Document Type


Date of Degree

Summer 2017

Degree Name

PhD (Doctor of Philosophy)

Degree In


First Advisor

Larsen, Sarah C.

First Committee Member

Geng, M. Lei

Second Committee Member

Small, Gary W.

Third Committee Member

Leddy, Johna

Fourth Committee Member

Salem, Aliasger K.


Mesoporous silica particles are of significant interest for biomedical applications due to their good general biocompatibility compared to other nanoparticle matrices such as quantum dots, high specific surface areas up to 1000 m2/g, and extreme synthetic tunability in terms of particle size, pore size and topology, core material, and surface functionalization. For one application, drug delivery, mesoporous silica nanoparticles (MSNs) of two pore structures, MCM-41 – parallel, hexagonally ordered pores approximately 3 nm in diameter – and wormhole (WO) – interconnected, disordered pores also approximately 3 nm in diameter – were synthesized with particle diameters under 100 nm. Additionally, a magnetic Fe3O4 nanoparticle core was incorporated into Fe3O4-core WO-MS-shell particles. The particles were loaded with doxorubicin, a chemotherapeutic, and the drug release into phosphate buffered saline (PBS, 10 mM, pH 7.4) at 37 °C was monitored by fluorescence spectroscopy. The data were fit to three models: Korsmeyer-Peppas, first order exponential release, and Weibull. The Korsmeyer-Peppas model provided useful information concerning the kinetics and mechanism of drug release from each MSN type. A small but statistically significant difference in the release kinetics was found due to the different pore topologies. A much larger kinetic effect was observed due to the inclusion of an iron oxide core. Applying a static magnetic field to the Fe3O4-core WO-MS shell particles did not have a significant impact on the doxorubicin release. This is the first time that the effects of pore topology and iron oxide core have been isolated from pore diameter and particle size for these materials.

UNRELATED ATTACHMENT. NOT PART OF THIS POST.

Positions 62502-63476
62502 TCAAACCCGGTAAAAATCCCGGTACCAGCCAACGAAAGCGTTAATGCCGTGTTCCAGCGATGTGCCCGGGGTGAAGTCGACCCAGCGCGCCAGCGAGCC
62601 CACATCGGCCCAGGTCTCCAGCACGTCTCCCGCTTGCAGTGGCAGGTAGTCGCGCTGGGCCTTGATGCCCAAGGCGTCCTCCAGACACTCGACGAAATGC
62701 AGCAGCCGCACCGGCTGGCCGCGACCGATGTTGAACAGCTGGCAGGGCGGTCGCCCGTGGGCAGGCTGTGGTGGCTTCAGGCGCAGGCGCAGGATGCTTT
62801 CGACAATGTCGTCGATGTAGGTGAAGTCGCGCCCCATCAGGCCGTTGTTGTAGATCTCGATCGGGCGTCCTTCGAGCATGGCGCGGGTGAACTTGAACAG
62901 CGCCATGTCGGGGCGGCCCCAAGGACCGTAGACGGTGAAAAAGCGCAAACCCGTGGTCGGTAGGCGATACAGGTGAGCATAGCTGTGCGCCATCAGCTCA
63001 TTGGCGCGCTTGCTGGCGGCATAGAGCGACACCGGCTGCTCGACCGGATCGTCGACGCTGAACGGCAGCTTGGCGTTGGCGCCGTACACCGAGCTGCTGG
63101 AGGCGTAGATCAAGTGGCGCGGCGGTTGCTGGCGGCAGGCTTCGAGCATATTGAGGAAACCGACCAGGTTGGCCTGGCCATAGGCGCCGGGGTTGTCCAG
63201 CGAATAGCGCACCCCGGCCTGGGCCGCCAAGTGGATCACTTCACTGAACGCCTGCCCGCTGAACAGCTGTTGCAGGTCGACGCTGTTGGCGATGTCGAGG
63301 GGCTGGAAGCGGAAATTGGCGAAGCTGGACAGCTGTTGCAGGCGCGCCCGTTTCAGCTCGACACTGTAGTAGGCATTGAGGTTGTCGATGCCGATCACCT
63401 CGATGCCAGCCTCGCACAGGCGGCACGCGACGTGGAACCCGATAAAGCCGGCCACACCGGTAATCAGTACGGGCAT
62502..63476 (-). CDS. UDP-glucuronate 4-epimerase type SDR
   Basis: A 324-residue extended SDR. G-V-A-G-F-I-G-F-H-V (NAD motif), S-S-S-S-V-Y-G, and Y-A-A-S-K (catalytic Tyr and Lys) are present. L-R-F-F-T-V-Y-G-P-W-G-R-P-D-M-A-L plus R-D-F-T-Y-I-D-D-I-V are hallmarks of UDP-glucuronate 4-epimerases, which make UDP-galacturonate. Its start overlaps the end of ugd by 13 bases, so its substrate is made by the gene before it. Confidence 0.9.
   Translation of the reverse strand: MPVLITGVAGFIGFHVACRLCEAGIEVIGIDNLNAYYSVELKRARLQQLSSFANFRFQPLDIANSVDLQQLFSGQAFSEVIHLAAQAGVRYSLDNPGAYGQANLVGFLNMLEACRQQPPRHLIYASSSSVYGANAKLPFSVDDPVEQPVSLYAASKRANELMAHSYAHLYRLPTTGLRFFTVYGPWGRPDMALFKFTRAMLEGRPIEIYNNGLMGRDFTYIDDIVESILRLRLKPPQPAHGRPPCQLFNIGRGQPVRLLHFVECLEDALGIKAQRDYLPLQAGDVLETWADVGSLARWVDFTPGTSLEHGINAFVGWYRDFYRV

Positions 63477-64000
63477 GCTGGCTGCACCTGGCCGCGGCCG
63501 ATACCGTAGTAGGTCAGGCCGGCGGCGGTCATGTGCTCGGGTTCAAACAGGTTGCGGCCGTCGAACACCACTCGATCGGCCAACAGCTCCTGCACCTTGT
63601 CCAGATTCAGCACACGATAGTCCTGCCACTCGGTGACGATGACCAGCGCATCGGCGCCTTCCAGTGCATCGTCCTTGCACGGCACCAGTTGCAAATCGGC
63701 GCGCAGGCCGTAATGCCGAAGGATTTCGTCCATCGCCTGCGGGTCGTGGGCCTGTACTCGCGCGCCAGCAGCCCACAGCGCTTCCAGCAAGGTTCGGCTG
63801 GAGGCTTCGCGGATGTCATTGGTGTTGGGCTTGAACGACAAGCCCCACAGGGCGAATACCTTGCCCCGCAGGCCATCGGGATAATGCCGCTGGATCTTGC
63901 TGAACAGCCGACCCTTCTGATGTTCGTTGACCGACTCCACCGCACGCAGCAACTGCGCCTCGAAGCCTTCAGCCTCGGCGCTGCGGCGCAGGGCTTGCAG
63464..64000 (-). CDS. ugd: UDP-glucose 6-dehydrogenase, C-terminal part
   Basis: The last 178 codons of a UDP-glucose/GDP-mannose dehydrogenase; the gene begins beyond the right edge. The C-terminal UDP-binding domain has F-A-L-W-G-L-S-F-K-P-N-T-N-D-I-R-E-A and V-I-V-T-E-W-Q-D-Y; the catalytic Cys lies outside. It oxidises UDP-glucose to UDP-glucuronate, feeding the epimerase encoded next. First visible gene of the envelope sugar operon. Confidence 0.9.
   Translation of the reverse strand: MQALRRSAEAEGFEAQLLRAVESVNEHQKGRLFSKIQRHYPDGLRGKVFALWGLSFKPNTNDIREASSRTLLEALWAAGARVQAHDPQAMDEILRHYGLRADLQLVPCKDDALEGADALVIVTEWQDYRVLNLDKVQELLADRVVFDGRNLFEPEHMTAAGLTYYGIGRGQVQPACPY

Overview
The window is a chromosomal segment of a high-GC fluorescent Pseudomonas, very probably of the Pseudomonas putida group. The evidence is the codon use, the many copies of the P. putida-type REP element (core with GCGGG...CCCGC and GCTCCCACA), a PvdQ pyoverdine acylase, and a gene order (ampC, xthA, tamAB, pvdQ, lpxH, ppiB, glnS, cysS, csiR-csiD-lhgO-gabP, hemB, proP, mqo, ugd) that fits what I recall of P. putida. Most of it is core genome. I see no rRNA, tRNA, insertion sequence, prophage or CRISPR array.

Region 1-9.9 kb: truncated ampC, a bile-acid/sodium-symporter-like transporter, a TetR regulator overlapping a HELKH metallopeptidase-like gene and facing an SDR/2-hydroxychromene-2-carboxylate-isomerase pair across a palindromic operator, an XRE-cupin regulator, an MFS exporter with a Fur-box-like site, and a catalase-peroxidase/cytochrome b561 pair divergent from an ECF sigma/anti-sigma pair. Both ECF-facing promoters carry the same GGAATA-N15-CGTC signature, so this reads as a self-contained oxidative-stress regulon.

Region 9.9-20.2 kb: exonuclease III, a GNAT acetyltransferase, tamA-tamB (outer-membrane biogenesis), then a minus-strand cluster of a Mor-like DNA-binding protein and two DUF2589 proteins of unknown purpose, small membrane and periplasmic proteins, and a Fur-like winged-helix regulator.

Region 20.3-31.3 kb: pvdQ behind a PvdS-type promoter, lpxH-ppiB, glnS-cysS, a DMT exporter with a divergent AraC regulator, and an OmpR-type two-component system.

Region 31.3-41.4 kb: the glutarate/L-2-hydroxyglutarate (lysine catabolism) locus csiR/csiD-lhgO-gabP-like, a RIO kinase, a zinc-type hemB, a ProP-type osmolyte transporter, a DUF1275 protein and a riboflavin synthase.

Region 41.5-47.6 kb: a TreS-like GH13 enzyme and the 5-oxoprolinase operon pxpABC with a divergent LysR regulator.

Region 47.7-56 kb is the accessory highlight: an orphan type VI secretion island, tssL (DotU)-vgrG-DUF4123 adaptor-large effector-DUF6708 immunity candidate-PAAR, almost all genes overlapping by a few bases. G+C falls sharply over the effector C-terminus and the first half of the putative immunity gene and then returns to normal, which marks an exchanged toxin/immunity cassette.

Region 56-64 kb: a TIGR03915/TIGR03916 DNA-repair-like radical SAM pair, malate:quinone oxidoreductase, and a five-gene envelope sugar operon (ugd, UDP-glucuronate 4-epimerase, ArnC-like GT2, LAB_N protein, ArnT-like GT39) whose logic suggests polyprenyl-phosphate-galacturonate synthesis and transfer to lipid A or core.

In vitro cell studies were conducted to determine the cytotoxicity of the bare and doxorubicin-loaded materials against three cancerous cell lines – A549 human lung carcinoma cells, HEC50CO human endometrial cancer cells, and CT26 mouse colon cancer cells. The MCM-41 and WO MSNs generally displayed similar toxicities within each cell line, and the Fe3O4-core WO-MS shell particles were less toxic. Doxorubicin-loaded particles generally displayed greater toxicity than bare MSNs, but the A549 cells were very resistant to all concentrations of MSNs tested.

For another biomedical application, tissue phantom development, mesoporous silica particles with approximately 10 μm diameters and C18 surface functionalization were evaluated for their use as a substrate for optical tissue phantoms. Tissue phantoms are synthetic imitations of biological material, and C18-modified silica provides a substrate that is simple to load with optically active biological molecules. The molecules are then hydrophobically trapped to maintain a clear optical boundary between the biological loading within the particle and an aqueous suspension gel. Several preparation techniques were evaluated for the dispersal of hydrophobic particles in aqueous media, and qualitative analysis indicated that surfactant coating of the outer surface could fully disperse the hydrophobic particle while maintaining the clear optical boundary. A novel analysis was developed to provide a single numerical indicator of clustering for a quantitative assessment of particle dispersal in tissue phantoms.


clustering, drug delivery, hydrophobic trapping, magnetic mesoporous silica, mesoporous silica, tissue phantom


xvi, 125 pages


Includes bibliographical references (pages 116-125).


Copyright © 2017 Cicily J. Ronhovde

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